Psoriasis—Many Treatments Available, but Few Patients Satisfied

Approximately 7.5 million people in the U.S., and a 125 million worldwide, have psoriasis, an immune-mediated skin disorder that presents with different symptoms and severities. Characterized by raised and inflamed patches of skin, often on the elbows, knees, scalp, hands and feet, psoriasis causes itching, irritation, stinging and pain. And if left untreated, it can lead to serious medical complications, such as: ischemic heart disease, abdominal aneurysms, stroke, hypertension, diabetes and Crohn’s disease.

A recent “Psoriasis in America” 2016 survey of 582 individuals living with psoriasis details how difficult managing the condition—for which there is yet no known cure—can be. While various treatments exist, from topical medications, phototherapy and systemic drugs, including costly biologics (far from affordable) often associated with serious side effects, many psoriasis sufferers are frustrated by inadequacies in the care they receive.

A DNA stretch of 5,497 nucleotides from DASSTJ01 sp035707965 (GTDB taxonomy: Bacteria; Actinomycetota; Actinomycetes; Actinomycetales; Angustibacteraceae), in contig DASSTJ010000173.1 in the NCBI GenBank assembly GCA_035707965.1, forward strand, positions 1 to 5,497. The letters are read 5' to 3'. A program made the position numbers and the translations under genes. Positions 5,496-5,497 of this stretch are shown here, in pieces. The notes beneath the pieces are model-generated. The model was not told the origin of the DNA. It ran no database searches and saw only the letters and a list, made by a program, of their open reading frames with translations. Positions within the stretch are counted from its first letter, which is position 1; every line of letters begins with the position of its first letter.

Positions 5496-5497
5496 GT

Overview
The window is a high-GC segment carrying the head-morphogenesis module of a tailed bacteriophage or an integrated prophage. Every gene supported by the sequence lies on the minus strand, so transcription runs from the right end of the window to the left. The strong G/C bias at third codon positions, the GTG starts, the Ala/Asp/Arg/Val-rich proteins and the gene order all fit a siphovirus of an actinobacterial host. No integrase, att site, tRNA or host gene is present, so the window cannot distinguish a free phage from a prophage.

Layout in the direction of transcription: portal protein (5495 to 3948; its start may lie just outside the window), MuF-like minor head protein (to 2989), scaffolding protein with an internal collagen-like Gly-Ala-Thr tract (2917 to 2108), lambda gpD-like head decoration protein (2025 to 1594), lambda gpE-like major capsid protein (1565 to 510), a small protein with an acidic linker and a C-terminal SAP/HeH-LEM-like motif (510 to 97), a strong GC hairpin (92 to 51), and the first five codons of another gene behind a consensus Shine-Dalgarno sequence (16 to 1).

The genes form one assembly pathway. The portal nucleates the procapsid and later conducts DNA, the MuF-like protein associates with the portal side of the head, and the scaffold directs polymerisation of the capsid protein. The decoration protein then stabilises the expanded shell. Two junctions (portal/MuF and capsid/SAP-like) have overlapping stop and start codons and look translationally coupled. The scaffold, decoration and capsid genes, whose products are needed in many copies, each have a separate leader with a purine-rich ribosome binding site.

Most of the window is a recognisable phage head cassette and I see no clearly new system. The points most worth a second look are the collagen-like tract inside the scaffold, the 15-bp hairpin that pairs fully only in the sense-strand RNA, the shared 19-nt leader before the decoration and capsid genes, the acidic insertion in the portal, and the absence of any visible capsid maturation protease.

The above findings mirror those of the National Psoriasis Foundation, which, from 2003-2011, surveyed over 5,600 individuals, revealing almost three-in-four people with mild or moderate psoriasis are off-treatment altogether. For people with psoriasis who do receive treatment, almost half, regardless of disease severity, express dissatisfaction with the clinical management of their psoriasis.

Feeling undertreated, these patients are more likely switch therapies more often, experiencing additional disruptions in continuity of care—reinforcing the need for easier-to-administer, safe, and effective drugs, so as to better ensure improved patient adoption and continuing treatment compliance. 

Innovation is developing Prurisol as an oral psoriasis medication and hopes eventually it will offer patients another safe and effective therapeutic option in treating this serious and extremely hard-to-manage condition.